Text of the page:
What would be a disruptive loss in DFIR?

I attended the DFIR Summit in Austin, TX this week and had the privilege of meeting Andy Rosen and hearing him speak about the history of digital forensics. One of the questions he was asked to address in his talk is what he sees as potential upcoming changes/challenges in the field. After briefly discussing the impact of disruptive technologies, he raised an insightful point about losing relied-upon technology (i.e., having the proverbial rug pulled out from underneath you).

Five frontiers of competition

His discussion of disruptive technology reminded me of an older (2005) article by mengwong entitled, Strategic Advice for Spammers. The author explains that “as an industry matures, competition moves along five frontiers:

  • “functionality (can we get the damn thing to work at all?)
  • reliability (will the damn thing please stop crashing?)
  • convenience (let’s shrink it so i can take it with me.)
  • price (if it’s a commodity, give me the cheapest)
  • fashion (indigo or graphite? hey, maybe key lime.)”

According to mengwong, “Only after one frontier is crossed does a market focus on dimensions relevant to the next.”

Convenient DFIR automation

In the DFIR community, the current focus (arms race?) seems to be automation. While some are further along than others in this arena, I see the overall current competitive frontier as convenience. While some tool developers believe they already have this figured out and are focusing on price and fashion, new research and open source tools are daily exposing their shortcomings and showing “better ways of doing it”, continually increasing functionality and reliability.

Convenience is a touchy subject in this field because of the disdained impulse for an “easy button”. In the past, attempts to automate analysis have been derided with slurs such as “Nintendo forensics” and building a “Find Evil button”. And yet, the need for scaling DFIR is imminent. This can lead to cognitive dissonance for how practitioners and researchers view some of the automated approaches.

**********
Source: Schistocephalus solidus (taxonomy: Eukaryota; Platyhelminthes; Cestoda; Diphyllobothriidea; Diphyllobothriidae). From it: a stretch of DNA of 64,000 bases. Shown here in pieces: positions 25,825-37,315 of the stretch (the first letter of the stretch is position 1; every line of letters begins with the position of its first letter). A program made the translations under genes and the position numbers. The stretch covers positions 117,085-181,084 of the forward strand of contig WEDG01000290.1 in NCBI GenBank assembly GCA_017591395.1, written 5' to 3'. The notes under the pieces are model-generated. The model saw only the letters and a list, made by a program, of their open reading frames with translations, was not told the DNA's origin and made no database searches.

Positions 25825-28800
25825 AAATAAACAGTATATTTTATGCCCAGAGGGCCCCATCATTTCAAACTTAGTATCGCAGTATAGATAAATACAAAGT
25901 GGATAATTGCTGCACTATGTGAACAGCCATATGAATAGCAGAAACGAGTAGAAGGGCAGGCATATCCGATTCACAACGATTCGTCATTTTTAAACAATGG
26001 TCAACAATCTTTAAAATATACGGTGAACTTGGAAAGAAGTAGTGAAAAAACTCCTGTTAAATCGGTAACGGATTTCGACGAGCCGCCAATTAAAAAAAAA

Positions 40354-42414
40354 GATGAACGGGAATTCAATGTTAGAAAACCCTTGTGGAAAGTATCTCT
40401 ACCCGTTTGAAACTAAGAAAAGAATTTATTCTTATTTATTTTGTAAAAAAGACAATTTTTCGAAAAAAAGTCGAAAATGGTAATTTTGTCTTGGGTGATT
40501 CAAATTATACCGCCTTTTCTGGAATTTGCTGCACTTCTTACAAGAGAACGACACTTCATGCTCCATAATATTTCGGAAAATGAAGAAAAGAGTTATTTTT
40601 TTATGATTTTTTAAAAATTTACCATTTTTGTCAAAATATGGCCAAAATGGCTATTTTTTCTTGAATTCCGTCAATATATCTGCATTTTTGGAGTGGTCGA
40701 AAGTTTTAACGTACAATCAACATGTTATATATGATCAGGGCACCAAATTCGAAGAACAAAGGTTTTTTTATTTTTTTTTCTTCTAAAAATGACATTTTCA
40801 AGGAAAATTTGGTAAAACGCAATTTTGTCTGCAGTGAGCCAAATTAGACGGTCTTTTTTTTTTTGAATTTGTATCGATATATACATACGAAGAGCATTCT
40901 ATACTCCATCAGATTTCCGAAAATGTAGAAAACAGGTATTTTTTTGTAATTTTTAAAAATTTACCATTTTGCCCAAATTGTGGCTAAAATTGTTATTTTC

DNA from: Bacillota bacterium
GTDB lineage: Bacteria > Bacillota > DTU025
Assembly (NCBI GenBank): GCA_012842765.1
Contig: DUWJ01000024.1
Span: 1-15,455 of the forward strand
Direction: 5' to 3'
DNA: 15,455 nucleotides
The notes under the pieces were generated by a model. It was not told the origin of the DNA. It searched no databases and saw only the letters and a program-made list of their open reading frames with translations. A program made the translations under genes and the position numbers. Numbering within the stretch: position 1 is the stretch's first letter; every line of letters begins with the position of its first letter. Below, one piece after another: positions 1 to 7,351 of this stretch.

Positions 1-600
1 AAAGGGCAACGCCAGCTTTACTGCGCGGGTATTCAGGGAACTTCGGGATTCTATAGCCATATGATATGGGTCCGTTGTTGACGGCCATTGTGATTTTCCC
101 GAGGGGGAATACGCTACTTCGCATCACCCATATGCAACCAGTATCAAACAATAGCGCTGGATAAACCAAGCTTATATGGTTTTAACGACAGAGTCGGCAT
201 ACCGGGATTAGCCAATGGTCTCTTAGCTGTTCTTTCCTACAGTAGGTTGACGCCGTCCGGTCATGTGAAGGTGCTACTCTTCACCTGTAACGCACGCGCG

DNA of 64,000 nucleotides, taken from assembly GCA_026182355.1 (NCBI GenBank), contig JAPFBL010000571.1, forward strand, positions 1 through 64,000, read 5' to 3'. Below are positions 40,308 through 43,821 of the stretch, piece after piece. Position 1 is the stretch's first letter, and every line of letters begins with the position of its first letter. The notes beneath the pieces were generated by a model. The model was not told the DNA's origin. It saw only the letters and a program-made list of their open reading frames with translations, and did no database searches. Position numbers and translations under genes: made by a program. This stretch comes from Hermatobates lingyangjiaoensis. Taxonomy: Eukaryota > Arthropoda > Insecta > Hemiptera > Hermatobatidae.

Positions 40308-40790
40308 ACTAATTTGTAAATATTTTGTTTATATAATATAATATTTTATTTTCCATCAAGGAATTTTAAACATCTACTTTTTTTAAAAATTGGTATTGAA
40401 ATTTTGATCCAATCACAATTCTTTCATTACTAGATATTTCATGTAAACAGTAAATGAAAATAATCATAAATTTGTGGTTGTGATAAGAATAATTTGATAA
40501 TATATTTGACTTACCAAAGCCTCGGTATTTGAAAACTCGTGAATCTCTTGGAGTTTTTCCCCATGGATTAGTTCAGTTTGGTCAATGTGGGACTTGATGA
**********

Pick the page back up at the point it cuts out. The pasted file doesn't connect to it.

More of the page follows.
On the one hand, we need to scale our response/analysis efforts, which requires automation. On the other, we don’t want lazy/ignorant forensic examiners and incident responders/handlers who just do “push-button forensics.”

Advice for tool developers

I think there are a handful of ways that tool developers can address these concerns while creating helpful automation utilities:

  1. Don’t promise more than you can deliver (keep the marketing hype in check)
  2. Educate examiners about how your tool works (open source, whitepapers, quality documentation, etc.)
  3. Don’t ignore data you don’t understand (alert the examiner when data is not parsed, an error occurs, or results are ambiguous)

Advice for examiners

The onus ultimately falls on the examiner. While tools may over-promise and under-deliver, obfuscate findings or omissions, or mystify the process of parsing an artifact, it is ultimately the examiner’s job to collect, process, analyze, and present the data/findings. Examiners will do well to keep in mind:

  1. Validate all findings (“trust but verify”)
  2. Learn what the tool is doing and how it works (the $MFT is not parsed by a pure flippin’ magic subroutine)
  3. Test the tool and compare results to others to learn its capabilities, quirks, and shortcomings (and find others who have done this such as NIST)
  4. Expect potholes in the road (real-world data is messy, your machine needs a reboot, and your weekend of processing was just interrupted by a Windows 10 upgrade notification)

Back to the disruptive loss

So what does any of this have to do with disruptive losses in the DFIR community? Consider this question:

What if <insert backbone technology here> fell by the wayside or ceased to be free/cost-effective? (e.g. popular code libraries/APIs, Elasticsearch/Kibana)

Think of software companies that exclusively wrote code for the Motorola PowerPC platform who perished as the Intel chip eventually conquered the market. The Gartner Hype Cycle shows hundreds of technologies that have seen better days.

Or think of the recent example where a disgruntled developer deleted a small project (only 11 lines of code!) from the node.js package manager (npm) and broke hundreds of apps. The DFIR software development community relies on hundreds of open source Python packages being available in PyPi (“pip install crucial-lib”), aptitude package manager (APT), etc. Should one of these go missing it could potentially impact numerous tools. But more dangerously, should one of these libraries be altered in a subtle way to where it impacts important tool functionality, this could mean missing evidence (this is why good development practices are vital such as using virtual environments and building a requirements file with versions specified for dependencies in Python development, for example).

Many of the tools in DFIR are built on top of a myriad of other libraries, tools, and technologies, and often by novice developers (myself included!) who often poorly document their code and dependencies. While this is not entirely a bad thing (more code and community participation is awesome!), it increases the need for continual tool validation and testing and potentially creates large blind spots where a disruptive loss may go unnoticed. Such losses would cause setbacks by causing tools to regress to the functionality and reliability frontiers.

What do you think? Am I making any sense? What do you think would be “disruptive losses” to the DFIR community?